A couple of weeks ago, the Sunday Times published some hastily cobbled together copy on ME/CFS, in the In Gear section of the paper, promoting, amongst other items, a “USB vibrating massage ball”. Do journalists knock out these lightweight and poorly researched fillers in the health and lifestyle pages of the Sunday supplements around whatever manufacturers’ freebies happen to land on their desks that week?
“Jacinda, sweetie, find me a not too ghastly medical condition we can drop in a product placement for that squidgy, vibrating rubber thingy – no, not that one, the thing plugged into my laptop?”
“Perfect, darling! Copy on my desk in half an hour?”
There have been two further ME/CFS and “CFS” related articles in this week’s Times; the first on Friday, from Dr Jane Collins, The Times, and Anna Gregorowski, Nurse Consultant in Adolescent Health, Great Ormond Street Hospital and NICE Guideline Development Group member, focussing on ME/CFS in children.
This article includes the statement: “Complete rest is not a good idea, particularly at this age. Lack of exercise is associated with brittle bones, poor growth, school failure and possible psychological problems.”
The second, in today’s Body & Soul section of The Times, from Mark Henderson (standing in for Dr Copperfield), focuses on Cognitive Behavioural Therapy for “CFS” and on those tiresome malcontents amongst the patient community who reject the concept of CBT for “CFS”.
Mr Henderson refers to the use of CBT in cancer and to Professor Trudie Chalder’s (Kings College London) as yet unpublished study on CBT and Type 1 diabetes patients. [Talking your way out of chronic conditions, The Times, 11 September, 2007.]
The ingemination of “CBT helps cancer patients and they don’t whinge about CBT like you lot do.” (now add diabetes) is becoming as familiar to us as that profoundly objectionable phrase “Yuppie Flu” – beloved of lazy sub editors and Button Elf brained hacks. Or latterly, “…which used to be known as Yuppie Flu.” which is just as bad.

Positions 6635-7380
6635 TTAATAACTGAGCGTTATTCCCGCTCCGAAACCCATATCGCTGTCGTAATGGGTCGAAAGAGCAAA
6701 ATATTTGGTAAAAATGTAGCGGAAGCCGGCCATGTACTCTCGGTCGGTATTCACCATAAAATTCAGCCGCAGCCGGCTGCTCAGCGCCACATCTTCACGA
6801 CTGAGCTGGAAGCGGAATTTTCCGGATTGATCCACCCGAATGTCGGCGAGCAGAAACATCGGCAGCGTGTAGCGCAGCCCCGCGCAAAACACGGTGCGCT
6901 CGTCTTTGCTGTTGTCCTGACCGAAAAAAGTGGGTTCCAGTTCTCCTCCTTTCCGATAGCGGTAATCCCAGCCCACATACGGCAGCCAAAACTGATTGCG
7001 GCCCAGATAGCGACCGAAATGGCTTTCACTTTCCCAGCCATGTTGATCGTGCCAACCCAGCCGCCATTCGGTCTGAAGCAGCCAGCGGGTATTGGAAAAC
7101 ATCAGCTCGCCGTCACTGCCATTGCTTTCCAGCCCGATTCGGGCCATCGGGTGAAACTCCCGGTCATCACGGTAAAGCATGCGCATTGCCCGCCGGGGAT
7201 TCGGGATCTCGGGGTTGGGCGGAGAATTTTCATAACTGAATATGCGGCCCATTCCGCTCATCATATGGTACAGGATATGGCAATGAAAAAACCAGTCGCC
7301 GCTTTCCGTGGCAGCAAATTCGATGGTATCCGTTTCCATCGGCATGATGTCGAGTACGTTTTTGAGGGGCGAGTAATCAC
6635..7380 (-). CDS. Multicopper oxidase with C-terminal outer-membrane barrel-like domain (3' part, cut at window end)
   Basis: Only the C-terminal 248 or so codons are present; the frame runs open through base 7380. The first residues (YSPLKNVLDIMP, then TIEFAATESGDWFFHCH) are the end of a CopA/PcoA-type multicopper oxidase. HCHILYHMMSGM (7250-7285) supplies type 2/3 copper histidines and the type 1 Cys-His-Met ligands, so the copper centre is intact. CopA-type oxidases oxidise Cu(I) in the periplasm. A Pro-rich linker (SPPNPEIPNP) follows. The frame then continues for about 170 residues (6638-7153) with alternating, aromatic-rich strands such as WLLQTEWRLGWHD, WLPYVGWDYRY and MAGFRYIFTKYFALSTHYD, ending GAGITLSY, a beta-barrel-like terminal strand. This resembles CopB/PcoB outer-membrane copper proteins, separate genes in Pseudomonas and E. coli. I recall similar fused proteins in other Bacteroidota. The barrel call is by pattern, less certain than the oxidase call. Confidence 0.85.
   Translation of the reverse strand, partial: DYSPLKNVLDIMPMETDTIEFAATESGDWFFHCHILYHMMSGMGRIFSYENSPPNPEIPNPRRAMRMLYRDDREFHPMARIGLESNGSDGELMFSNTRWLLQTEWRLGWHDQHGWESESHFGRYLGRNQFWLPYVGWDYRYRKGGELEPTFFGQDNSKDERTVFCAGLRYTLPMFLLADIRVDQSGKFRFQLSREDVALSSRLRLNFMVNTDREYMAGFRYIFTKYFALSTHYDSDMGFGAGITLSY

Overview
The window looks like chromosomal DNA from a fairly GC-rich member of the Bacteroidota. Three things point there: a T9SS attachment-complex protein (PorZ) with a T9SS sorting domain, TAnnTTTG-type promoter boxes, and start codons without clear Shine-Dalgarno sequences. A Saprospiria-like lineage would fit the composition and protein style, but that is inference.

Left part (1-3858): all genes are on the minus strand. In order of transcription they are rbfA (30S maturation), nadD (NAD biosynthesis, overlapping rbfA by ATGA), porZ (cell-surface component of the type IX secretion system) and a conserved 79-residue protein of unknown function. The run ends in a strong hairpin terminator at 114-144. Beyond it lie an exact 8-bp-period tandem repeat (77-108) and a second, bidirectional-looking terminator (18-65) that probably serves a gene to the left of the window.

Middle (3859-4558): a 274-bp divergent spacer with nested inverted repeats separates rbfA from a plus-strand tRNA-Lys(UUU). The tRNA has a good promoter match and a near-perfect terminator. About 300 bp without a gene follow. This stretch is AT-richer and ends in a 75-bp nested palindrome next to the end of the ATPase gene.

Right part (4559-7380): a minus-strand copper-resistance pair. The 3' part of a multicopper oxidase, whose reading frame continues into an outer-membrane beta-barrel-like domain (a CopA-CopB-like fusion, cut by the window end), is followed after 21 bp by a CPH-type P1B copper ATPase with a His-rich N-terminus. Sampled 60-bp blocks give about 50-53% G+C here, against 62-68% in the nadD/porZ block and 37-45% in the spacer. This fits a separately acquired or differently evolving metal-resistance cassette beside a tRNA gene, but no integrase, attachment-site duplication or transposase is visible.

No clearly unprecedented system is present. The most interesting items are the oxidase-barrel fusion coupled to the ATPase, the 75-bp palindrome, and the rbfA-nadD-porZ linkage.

I’d like to make a plea to any journalists reading this blog: Please, please stop using “Yuppie Flu” – we are all SICK TO DEATH OF IT!
The Chia paper: Chronic fatigue syndrome is associated with chronic enterovirus infection of the stomach has received worldwide coverage since its publication, last Thursday. It was picked up by the UK Sun and by the BBC. The press releases for this paper would have hit the news desks, several days ago; The Times did not pick up in this medical news story.
Instead, it gives us vibrating massage balls, Trudie Chalder and today, CBT.
“Complete rest is not a good idea, particularly at this age. Lack of exercise is associated with brittle bones, poor growth, school failure and possible psychological problems. “
14 September, 2007
DR JANE COLLINS
Child health experts at Great Ormond Street Hospital talk about chronic fatigue syndrome, probably the most common medical reason for absence from school. Dr Jane Collins with Anna Gregorowski, Nurse Consultant in Adolescent Health, Great Ormond Street Hospital.
Chronic fatigue syndrome (CFS), also known as Myalgic Encephalomyelitis (ME), can affect children and young people as well as adults. It’s more common than you might think…
Read the full article here
Article Two: [Brace yourselves…]
From the Body & soul section of The Times
Junk medicine: I think this might work
Cognitive behavioural therapy
15 September, 2007
…That misleading impression, however, still inspires hostility towards CBT among people who might benefit greatly. Chronic fatigue syndrome (CFS) is a case in point. The National Institute for Health and Clinical Excellence has recently recommended CBT and a related strategy, graded exercise, for the condition, on the back of good randomised clinical trials that indicate a benefit. There are no other therapies for CFS with such good evidence in their support, yet some patient groups have reacted with anger…
…A recommendation for CBT, too, says nothing about the origins of ill-health. The biology of cancer and diabetes is quite well understood, yet there is evidence that CBT can help and many patients are keen to have it. It is unfortunate that people with CFS do not think likewise…
Read the full article here